T Nation

Post-workout aerobics


#1

There seems to be a fair amount of arguing going on regarding whether aerobics should be performed post-workout as a means of lowering cortisol and increasing recovery. World-renowned strength authorities such as Tudor Bompa and even our own John Berardi (correct me if I'm mistaken) argue that 20-30 minutes of light aerobics should be done immediately after lifting with a post-workout shake following immediately afterward. However, guys like Chucky Poliquin wouldn't be caught dead performing aerobics at almost any time. Thoughts or arguments?


#2

JRC; This is an argument that's been around a LONG time, with valid points from whatever "camp" you are in. Ultimately, I think that this is one that has to be decided individually...I don't think Science or Physiology is going to give us the answer.


I am in the "in the am, on an empty stomach, keep the fat fire furnace burning, and balance a degree of cardiovascular fitness with mass gain" camp. I get up at 3:30 am, take some Thermogenics (if I'm on a cycle), work on the computer for about 30 minutes, then do about 30-45 minutes of High Intensity Interval Aerobics (This was NOT "invented" by "Muscle Media", by the way!). I cool down, take a shower and am out the door. For me, I almost can "feel" the fat burning, I feel "lighter" and more energized, AND my aerobic conditioning fits my needs (I'll probably NEVER run a Marathon, that's for sure!) I also have a pretty good balance with mass gain...but I probably will never be "huge".(More because of my GOALS than aerobics).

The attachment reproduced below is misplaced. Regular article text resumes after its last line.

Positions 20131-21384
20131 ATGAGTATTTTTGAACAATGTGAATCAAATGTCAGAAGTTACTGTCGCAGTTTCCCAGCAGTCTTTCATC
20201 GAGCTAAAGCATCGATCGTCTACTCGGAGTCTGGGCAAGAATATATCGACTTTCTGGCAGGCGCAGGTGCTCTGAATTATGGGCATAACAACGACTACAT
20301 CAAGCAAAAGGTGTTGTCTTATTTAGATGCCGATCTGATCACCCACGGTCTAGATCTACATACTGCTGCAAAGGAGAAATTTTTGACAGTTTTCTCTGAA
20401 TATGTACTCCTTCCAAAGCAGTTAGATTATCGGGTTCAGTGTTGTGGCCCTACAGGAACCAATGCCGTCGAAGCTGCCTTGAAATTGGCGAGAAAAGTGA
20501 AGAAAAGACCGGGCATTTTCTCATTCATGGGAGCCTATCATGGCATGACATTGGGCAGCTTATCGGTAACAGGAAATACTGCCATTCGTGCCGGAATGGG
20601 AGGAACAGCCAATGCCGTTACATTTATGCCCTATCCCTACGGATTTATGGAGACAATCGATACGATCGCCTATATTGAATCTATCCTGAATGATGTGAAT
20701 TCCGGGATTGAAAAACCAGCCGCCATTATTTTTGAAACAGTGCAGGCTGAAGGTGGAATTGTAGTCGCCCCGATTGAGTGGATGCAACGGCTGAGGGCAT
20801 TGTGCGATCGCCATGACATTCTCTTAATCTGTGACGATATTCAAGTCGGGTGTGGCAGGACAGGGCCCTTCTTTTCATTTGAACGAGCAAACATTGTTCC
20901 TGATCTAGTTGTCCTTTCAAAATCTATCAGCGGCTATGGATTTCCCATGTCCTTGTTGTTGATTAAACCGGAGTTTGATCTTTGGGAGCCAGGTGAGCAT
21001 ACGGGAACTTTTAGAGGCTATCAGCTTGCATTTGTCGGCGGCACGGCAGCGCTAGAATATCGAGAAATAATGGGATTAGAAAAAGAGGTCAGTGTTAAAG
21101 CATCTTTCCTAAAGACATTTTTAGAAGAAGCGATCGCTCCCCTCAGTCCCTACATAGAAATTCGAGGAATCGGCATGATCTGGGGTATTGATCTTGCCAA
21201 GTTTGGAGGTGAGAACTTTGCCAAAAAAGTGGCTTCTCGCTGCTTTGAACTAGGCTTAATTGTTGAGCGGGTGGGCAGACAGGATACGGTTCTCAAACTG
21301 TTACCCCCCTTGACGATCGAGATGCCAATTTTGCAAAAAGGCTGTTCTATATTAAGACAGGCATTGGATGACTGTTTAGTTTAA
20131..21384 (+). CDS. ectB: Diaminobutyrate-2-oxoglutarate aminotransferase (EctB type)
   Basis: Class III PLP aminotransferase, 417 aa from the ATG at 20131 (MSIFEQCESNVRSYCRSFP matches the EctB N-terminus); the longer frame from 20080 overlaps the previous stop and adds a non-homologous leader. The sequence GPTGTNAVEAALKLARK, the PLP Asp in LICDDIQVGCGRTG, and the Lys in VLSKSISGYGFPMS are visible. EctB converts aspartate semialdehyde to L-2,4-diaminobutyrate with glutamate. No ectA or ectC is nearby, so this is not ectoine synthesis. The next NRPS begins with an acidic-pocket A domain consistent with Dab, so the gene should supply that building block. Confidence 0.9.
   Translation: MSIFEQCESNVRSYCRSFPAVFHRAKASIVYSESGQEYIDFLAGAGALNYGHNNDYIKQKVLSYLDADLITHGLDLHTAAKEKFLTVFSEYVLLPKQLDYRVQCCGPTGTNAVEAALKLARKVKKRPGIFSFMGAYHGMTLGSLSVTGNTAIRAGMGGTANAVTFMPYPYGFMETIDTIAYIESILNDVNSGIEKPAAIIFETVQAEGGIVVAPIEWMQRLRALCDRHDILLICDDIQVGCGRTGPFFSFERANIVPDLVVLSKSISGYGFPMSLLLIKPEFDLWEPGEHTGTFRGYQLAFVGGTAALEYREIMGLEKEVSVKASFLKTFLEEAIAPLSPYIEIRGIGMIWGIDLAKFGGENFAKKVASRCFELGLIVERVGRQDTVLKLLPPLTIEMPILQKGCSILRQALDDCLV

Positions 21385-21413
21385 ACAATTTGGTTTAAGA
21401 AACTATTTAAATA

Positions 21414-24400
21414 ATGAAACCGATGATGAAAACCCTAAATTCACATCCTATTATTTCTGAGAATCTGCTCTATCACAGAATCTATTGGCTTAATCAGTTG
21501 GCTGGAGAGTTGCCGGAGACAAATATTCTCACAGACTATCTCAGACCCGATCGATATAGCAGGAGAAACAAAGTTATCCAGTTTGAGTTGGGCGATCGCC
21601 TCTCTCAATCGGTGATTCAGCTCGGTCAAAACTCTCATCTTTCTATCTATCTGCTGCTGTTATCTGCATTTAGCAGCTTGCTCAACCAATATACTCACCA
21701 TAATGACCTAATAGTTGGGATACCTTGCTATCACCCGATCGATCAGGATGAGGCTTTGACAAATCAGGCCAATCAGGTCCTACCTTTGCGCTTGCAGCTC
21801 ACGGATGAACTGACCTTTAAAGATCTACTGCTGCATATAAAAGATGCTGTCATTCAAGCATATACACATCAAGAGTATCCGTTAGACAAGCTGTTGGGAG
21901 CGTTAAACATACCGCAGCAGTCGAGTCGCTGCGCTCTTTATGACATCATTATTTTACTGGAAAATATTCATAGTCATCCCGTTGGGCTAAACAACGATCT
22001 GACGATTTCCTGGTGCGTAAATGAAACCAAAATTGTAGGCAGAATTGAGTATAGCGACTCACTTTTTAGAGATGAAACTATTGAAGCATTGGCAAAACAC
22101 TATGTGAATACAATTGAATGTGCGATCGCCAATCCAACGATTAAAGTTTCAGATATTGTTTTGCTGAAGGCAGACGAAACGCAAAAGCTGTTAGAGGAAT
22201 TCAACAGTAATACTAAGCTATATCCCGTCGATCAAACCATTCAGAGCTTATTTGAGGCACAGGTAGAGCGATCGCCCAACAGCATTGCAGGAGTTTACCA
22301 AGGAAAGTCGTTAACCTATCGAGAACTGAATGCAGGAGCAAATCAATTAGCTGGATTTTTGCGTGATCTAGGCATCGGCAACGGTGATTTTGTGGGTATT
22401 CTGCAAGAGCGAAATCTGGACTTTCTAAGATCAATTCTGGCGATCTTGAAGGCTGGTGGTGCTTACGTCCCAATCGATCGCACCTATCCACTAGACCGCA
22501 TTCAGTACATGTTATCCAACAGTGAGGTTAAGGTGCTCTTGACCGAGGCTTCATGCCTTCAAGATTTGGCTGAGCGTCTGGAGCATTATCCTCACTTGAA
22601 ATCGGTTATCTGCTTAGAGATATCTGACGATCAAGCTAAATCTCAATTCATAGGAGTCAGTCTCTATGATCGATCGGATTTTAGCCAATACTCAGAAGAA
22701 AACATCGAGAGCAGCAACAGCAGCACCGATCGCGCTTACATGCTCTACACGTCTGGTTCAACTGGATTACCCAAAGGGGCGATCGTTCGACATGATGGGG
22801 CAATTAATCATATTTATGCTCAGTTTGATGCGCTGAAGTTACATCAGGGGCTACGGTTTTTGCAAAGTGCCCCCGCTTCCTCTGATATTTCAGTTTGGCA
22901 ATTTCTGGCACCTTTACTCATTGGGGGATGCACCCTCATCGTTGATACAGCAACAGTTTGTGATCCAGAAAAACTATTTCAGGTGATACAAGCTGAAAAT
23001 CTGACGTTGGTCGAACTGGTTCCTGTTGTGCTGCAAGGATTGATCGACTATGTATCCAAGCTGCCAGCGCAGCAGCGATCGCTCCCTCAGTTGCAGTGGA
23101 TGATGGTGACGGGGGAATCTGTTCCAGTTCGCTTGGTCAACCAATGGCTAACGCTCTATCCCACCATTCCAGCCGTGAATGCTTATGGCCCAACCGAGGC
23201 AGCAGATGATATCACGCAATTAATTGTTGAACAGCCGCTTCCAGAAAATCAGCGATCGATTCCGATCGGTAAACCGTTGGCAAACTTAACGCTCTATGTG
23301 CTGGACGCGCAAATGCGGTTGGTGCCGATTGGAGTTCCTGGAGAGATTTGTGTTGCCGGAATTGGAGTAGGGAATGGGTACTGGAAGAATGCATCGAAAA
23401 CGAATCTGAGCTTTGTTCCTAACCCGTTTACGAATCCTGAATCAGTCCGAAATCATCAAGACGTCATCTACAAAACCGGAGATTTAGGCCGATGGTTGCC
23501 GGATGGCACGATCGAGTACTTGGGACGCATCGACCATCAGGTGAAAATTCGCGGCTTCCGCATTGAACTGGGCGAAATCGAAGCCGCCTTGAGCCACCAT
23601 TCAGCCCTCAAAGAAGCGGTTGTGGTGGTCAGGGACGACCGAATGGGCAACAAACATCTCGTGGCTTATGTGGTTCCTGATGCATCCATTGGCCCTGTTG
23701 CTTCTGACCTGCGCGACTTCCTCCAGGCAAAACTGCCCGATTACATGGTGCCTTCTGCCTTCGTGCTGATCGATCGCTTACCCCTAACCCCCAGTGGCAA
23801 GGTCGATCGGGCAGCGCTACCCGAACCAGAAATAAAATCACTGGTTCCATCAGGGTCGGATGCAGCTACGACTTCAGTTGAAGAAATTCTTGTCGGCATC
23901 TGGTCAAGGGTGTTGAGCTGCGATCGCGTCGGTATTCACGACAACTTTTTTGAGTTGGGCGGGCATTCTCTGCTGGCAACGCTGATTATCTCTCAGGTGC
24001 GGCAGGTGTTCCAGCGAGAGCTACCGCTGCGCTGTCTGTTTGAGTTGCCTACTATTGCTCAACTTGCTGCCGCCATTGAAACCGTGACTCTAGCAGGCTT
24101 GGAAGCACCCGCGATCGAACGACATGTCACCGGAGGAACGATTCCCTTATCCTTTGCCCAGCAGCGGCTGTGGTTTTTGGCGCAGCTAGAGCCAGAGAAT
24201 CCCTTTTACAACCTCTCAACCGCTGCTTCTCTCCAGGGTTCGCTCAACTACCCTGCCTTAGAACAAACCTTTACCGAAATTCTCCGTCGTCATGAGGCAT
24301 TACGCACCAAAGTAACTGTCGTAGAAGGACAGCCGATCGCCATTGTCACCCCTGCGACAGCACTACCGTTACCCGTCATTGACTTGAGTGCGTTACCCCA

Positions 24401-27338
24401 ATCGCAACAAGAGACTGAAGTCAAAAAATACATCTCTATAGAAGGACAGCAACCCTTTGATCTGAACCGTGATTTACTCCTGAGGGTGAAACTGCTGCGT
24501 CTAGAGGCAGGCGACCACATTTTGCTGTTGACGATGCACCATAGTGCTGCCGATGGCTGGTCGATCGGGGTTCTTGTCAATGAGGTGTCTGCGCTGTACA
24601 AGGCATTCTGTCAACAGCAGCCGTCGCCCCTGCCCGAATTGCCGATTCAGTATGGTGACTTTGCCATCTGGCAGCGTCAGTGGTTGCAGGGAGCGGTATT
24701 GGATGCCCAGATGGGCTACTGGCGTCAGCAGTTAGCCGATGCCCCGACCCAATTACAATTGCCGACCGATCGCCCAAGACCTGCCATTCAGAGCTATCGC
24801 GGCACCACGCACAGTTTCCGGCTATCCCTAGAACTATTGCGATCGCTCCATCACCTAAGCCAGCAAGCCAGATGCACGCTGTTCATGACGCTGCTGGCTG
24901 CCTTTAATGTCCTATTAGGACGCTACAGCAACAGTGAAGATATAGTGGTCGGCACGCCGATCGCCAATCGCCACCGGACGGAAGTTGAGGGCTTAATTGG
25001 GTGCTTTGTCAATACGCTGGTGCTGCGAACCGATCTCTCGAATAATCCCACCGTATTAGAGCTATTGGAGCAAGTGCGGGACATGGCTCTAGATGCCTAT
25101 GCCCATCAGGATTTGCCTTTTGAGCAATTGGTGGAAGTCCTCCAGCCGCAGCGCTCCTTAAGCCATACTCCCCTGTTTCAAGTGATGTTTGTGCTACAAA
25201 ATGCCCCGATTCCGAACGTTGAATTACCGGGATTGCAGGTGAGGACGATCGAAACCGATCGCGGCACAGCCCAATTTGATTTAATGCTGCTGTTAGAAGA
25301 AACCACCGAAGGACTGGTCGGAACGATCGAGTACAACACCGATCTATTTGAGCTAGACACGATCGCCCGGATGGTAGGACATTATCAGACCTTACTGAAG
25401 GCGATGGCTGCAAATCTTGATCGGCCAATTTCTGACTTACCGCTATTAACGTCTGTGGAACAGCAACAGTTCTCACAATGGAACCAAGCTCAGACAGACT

On the other hand, for some people to get up at 3:30 am would be a fate worse than death! They could not, or would not, ever consider it. And for many "gettin' huge" means tons more to them than ANY degree of cardiovascular fitness. Aerobics is literally a "death sentence" to muscle for them.(I disagree, but that's THEIR goal.

So, ultimately it probably is all going to boil down to a personal choice. What I do works for me, my goals, and for a lot of other people. For others, its a "losing" strategy. Hope this helps.


#3

I noticed something recently I had been wanting to ask you guys about. Have you noticed that you see VERY few aerobics articles from the top bodybuilders in the mags? There used to always be a few. They seem to almost not even MENTION cardiovascular fitness.It seems like most articles are relgated to the Fitness athletes (let's see some of YOU "tough guys" do about 30 seconds of some of those routines if you think they aren't athletes!)

...uuummm...mean anything?


#4

One last thing, and I'll shut up...(I promise!). Those who don't think that cardiovascular fitness is important, but "just gettin'huge" is, remind me of those bodybuilders you see on the Net who don't eat anything all day but MRP's, protein and supplements. OVERALL health seems to be relegated as not quite as important. Keeping the ticker running smooth and strong(which we do with cardiovascular fitness) and making sure all the "pipes" stay clean, plaque free and elastic (which we do with a phytochemical, EFA and anti-oxidant "complete" diet)would HOPEFULLY be a goal that we all have.

I'll shut up now...(at least on THIS topic!)


#5

I had this conversation with Tudor this morning as a matter of fact.....